TNF Agonists and Mortality
By Daniel Hal Solomon, MD, MPH
Carmona L, Descalzo MA, Pérez-Pampín E, et al. All cause and cause-specific mortality in rheumatoid arthritis are not greater than expected when treated with TNF antagonists. Ann Rheum Dis. Online before print. February 26, 2007. doi:10.1136/ard.2006.067660.
Background: Mortality is increased in RA mainly due to cardiovascular events, cancer, and infections. Recent data suggest that treatment with tumor necrosis factor (TNF) antagonists may affect this trend.
Objective: To assess whether treatment with TNF antagonists is associated with reduction in cardiovascular events, cancer and infection rates, and in mortality in RA patients treated compared with those not treated with TNF antagonists.
Methods: BIOBADASER is a registry for active long-term follow-up of safety of biological therapies in rheumatic patients. It includes 4,459 RA patients treated with TNF antagonists. EMECAR is an external RA cohort (n=789) established to define the characteristics of the disease in Spain and to assess comorbidity. The incidence density (IHD) of cardiovascular events, cancer, and infections was estimated and compared in both cohorts. The Standardized Mortality Ratio (SMR) was compared with the rate in the general population. A propensity score was used to match cohorts by the probability of being treated.
Results: Rates of cardiovascular and cancer events are significantly higher in EMECAR than in BIOBADASER (Rate ratio [RR]=5 to 7 for different cardiovascular events, and RR=2.9 for cancer), whereas rate of serious infections is significantly higher in BIOBADASER (RR=1.6). Mortality-rate ratio of BIOBADASER by EMECAR is 0.32 (0.20–0.53) for all causes of death, 0.58 (0.24–1.41) for cardiovascular, 0.52 (0.21–1.29) for infection, and 0.36 (0.10–1.30) for cancer-related deaths.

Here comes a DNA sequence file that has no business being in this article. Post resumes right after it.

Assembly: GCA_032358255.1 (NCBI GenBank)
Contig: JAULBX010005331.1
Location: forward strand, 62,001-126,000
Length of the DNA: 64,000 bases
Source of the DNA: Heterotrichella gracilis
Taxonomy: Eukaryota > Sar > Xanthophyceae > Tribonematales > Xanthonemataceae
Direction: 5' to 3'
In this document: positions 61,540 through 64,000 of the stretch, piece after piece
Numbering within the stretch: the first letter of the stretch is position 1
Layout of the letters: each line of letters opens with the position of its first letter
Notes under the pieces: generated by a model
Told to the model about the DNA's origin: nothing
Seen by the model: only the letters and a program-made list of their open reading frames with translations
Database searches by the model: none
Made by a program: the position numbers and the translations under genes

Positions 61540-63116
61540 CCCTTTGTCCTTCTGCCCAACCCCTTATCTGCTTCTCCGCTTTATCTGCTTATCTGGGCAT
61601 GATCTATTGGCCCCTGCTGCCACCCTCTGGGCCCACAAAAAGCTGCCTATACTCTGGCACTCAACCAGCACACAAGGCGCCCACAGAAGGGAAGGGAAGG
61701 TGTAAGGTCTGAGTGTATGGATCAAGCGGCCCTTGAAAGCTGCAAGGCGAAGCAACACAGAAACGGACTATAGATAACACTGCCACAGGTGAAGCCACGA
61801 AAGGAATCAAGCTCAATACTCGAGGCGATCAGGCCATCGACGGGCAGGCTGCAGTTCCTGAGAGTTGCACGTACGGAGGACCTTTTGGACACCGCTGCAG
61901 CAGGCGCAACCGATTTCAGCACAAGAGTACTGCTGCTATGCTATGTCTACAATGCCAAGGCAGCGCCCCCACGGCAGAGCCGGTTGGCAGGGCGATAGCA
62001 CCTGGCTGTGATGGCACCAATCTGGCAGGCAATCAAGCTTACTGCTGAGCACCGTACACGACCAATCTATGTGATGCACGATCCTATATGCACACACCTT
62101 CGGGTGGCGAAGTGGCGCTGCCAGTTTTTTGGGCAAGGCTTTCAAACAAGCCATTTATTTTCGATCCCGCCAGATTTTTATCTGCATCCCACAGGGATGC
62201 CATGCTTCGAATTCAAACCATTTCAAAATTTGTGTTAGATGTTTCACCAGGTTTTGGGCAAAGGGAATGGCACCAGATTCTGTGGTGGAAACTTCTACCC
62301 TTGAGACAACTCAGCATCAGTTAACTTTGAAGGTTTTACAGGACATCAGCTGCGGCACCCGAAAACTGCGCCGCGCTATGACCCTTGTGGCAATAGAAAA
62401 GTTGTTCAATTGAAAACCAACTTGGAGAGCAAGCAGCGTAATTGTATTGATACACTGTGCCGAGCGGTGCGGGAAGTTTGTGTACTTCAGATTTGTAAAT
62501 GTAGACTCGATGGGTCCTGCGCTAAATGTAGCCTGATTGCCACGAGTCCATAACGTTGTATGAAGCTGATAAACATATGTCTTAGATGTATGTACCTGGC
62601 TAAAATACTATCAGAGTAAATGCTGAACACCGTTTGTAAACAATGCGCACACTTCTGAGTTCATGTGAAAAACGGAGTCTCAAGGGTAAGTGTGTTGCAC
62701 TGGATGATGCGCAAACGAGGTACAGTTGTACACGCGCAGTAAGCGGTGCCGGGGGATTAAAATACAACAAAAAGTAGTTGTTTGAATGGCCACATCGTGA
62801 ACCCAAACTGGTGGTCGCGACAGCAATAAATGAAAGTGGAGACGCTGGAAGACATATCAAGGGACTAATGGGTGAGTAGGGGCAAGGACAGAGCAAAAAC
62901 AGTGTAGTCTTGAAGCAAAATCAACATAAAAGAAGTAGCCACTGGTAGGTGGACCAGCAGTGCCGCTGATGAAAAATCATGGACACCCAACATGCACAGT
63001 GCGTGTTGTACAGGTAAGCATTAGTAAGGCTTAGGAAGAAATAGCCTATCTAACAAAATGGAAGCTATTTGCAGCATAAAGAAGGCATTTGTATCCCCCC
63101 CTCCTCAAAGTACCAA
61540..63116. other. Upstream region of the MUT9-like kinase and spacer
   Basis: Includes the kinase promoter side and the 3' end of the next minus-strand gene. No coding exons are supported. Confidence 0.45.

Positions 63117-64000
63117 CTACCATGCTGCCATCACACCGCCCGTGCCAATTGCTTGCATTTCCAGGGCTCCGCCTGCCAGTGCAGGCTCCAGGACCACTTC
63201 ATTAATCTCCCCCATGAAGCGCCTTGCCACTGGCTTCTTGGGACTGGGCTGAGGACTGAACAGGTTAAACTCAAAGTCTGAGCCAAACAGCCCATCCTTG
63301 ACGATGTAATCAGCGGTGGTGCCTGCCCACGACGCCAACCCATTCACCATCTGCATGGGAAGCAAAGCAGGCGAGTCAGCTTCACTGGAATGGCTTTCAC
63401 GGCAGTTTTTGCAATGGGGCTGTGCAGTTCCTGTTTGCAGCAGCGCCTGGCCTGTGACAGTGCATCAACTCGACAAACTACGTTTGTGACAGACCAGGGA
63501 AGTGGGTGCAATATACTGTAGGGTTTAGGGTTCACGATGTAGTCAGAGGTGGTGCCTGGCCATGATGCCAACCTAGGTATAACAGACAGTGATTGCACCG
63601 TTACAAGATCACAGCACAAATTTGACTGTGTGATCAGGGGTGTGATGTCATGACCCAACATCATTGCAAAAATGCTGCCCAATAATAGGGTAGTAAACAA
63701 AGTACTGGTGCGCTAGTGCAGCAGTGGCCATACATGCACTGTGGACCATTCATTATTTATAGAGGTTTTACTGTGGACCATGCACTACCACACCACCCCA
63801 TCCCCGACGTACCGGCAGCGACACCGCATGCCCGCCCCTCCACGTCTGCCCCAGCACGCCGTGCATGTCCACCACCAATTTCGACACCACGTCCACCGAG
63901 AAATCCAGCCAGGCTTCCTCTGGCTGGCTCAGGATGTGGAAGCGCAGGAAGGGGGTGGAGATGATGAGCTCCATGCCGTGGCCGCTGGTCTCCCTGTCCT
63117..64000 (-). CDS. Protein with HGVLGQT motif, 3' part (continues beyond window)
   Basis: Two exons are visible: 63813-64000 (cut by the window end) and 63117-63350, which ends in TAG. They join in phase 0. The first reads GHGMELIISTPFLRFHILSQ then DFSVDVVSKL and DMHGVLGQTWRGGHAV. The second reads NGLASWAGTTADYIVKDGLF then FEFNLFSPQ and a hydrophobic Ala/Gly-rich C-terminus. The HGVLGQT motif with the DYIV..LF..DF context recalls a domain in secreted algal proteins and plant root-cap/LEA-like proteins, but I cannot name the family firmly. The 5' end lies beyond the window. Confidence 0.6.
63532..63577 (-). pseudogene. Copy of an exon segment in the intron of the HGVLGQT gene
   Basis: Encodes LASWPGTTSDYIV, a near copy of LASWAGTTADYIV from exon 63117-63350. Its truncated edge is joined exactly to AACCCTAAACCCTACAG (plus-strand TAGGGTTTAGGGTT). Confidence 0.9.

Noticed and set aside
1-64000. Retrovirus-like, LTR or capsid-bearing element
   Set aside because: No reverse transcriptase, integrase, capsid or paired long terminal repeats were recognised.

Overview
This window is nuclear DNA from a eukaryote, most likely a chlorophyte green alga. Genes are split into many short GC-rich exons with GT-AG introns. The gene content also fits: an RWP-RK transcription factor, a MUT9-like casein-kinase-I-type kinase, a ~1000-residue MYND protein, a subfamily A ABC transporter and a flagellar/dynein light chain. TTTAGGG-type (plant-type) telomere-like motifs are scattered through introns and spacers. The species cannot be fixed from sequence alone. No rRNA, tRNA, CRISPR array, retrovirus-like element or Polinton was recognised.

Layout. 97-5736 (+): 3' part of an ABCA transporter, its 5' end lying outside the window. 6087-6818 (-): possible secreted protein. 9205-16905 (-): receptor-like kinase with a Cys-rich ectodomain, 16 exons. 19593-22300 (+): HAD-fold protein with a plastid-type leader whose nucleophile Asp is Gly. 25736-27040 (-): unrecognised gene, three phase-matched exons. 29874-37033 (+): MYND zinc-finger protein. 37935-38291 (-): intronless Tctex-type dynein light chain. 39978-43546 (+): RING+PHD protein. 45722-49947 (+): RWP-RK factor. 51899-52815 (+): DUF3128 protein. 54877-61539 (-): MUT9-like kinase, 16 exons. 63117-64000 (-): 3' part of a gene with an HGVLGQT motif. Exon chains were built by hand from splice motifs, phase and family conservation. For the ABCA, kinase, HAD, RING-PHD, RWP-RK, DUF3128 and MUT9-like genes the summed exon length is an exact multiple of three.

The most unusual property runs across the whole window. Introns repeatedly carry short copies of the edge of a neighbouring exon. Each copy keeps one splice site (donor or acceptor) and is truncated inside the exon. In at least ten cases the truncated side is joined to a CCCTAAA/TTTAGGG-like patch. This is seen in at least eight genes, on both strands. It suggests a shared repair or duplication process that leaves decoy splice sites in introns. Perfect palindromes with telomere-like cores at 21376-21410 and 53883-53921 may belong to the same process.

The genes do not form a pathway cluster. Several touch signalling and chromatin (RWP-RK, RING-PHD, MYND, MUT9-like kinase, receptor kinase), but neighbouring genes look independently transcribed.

Conclusion: Morbidity (other than infection) and mortality are not higher than expected in patients with RA treated with TNF antagonist.
BIOBADASER and EMECAR researchers investigate a topic of great concern: whether TNF antagonists are associated with excess mortality in patients with RA. Because trials of TNF antagonists are relatively small and short in duration, this question will best be answered by careful epidemiologic studies. To this end, the current analyses compare all-cause and cause-specific mortality among patients with RA treated with and without a TNF antagonist. While we should probably accept the conclusion that there is no greater mortality risk among TNF-antagonist users, the assertion that all-cause mortality may actually be reduced in this group warrants careful inspection.
These investigators have systematically collected data on outcomes in two national registries of RA. BIOBADASER has enrolled TNF-antagonist users and EMECAR synthetic–disease-modifying antirheumatic drug (DMARD) users. Information collected in these two registries is similar but not identical, and many of the same clinical centers participate in both registries. The difficult methodological issue for this analysis is ensuring the comparability of the study groups. While this goal sounds simple, it turns out to be quite difficult even for established epidemiologists. It may even be more difficult in countries where regulators restrict use of expensive TNF antagonists to certain types of patients, almost ensuring that the two groups will not be comparable. These restrictions usually focus on RA disease activity measures. However, even more problematic than non-overlap in RA disease activity is the possibility of different distributions of comorbid conditions. Patients with severe RA who are not prescribed a TNF antagonist often have comorbidities that make clinicians and patients cautious about using an infusion or injectable medication with an incompletely understood side-effect profile.